Addressing the question from Psalm 137––“How shall we sing the Lord’s song in a foreign land?” asked by a people in exile––Philip Pfatteicher uses the Lenten image of fire to claim the rites from Ash Wednesday through Pentecost as an answer to injustices of all kinds. As people of faith, we sing in the place of ashes, in the light of Christ.
Fire is lit to burn the palms of victory for ashes of death used on Ash Wednesday at the beginning of Lent, and fire is lit at the Vigil of Easter when it becomes the light of Christ, the new life for all.
Holy Week is built on these images of power whose paradox is the bedrock of our comprehension. Let it be so.
Lent began in the destructive fire that consumed the dried palm branches and reduced them to the ashes with which our foreheads were marked on Ash Wednesday. To the world, it is a strange ritual showing only decay, destruction, and death, a gloomy and unwelcome reminder of what lies in the future for us all. But the ashes of the first day of Lent are not just the forlorn remnants of a conflagration, the powdery ruins of what once were green and living leaves. The ashes were a sign also, most of all, of repentance, cleansing, and renewal. They are the proclamation of the total destruction of our sinful past and the promise of a shining future with God. In the ashes of Ash Wednesday we see the two faces of fire: destruction and purgation, death and renewal.
The Sacred Triduum [the Three Days] reaches its climax in the striking of a new fire that recalls creation and brings light into the darkness. This is no ordinary fire, and the ritual of the Easter Vigil makes that clear. The fire becomes for us “the light of Christ,” and this light, rising in brightness like the sun, unlike the sun “knows no setting.” The frail light of a spark ignites a small fire that is carried by the Paschal Candle into the darkened church as into a tomb, and it is then spread to all the other candles in the church—the candles of the ministers, the congregation, the chancel, the altar—and no matter how often it is divided, this fire is not diminished. Indeed, as it spreads, it increases in intensity until the whole church is aglow with its light, bright with the glory of the resurrection, a splendid promise of the final victory of the resurrected Christ when all the world will be bathed in pure and holy light.
The proclamation of the resurrection is the declaration of a reality larger than this world, larger even than God’s enemies. We learn during Lent of the fearsome cosmic battle, and in Holy Week we watch the culmination of that warfare. It comes at huge cost, the life of the Son of God, but that awful price bought life for the world.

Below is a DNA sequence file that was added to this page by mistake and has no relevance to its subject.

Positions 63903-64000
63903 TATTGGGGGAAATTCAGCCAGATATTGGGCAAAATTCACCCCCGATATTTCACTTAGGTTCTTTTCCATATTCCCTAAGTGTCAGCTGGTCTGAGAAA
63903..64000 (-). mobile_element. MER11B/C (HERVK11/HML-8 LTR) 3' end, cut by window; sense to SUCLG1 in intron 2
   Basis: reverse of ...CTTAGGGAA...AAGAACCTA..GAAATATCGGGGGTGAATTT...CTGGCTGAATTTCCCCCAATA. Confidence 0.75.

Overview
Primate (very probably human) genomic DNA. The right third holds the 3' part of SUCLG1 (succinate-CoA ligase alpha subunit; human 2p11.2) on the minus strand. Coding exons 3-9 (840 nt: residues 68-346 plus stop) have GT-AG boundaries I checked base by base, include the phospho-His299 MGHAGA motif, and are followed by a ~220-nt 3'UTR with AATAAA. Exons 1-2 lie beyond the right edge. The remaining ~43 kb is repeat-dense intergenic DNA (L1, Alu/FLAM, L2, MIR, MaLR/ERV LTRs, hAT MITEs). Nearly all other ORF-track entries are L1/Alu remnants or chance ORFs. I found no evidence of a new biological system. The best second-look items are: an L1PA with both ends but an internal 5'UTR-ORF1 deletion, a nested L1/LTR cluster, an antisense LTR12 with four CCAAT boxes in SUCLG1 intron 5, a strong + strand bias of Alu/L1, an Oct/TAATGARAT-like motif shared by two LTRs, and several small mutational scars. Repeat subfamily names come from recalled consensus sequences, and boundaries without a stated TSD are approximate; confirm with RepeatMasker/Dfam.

We can sing the Lord’s resurrection in a world ravaged by war and torn by violence because it was precisely in such a world that the crucifixion and resurrection took place. It was indeed for such a world that the crucifixion and resurrection were accomplished. As at the Red Sea, so on Golgotha, and now in our time, the power of God takes the forces of destruction and turns them, even against their will, into instruments of life and wholeness. It may not be visible from our limited perspective in this time and place, but the resurrection is the declaration that our salvation has been accomplished and that God’s will of remaking the world is being carried out. That is why the crucifix is not a repulsive representation to Christians, and that is why the blood of the young warrior dying on the cross, in descriptions from Fortunatus to Watts and beyond, takes on a strange and compelling beauty.
At the conclusion of the Great Fifty Days of Easter, fire breaks out again. It is the fire of Pentecost, the appearance of the Holy Spirit on the Apostles. Now, at the culmination of Easter, the destructive properties of fire are gone altogether, and this fire is wholly good and pure and life-giving. The fire of the resurrected Christ descends into the hearts of Jesus’ disciples and warms them with an energy and love that cannot be contained. With gladness we pray the ancient prayer, “Come, Holy Spirit, fill the hearts of the faithful, and kindle in them the fire of your love.” And with the fulfillment of that prayer we, like the disciples on the road to Emmaus, join the “company of the burning heart” who are suddenly aware of the power of God that has been at work in us since Ash Wednesday and that has been at work in the world since the beginning of creation.
Philip H. Pfatteicher served as a Professor of English at East Stroudsburg University in Pennsylvania. A widely respected liturgical historian and scholar, he is author of many books, including Commentary on the Lutheran Book of Worship (Fortress, 1991) and Commentary on the Occasional Services (Fortress, 1983).
Philip Pfatteicher, “The Two Faces of Fire,” Liturgy 18, no. 2 (2003):5-7.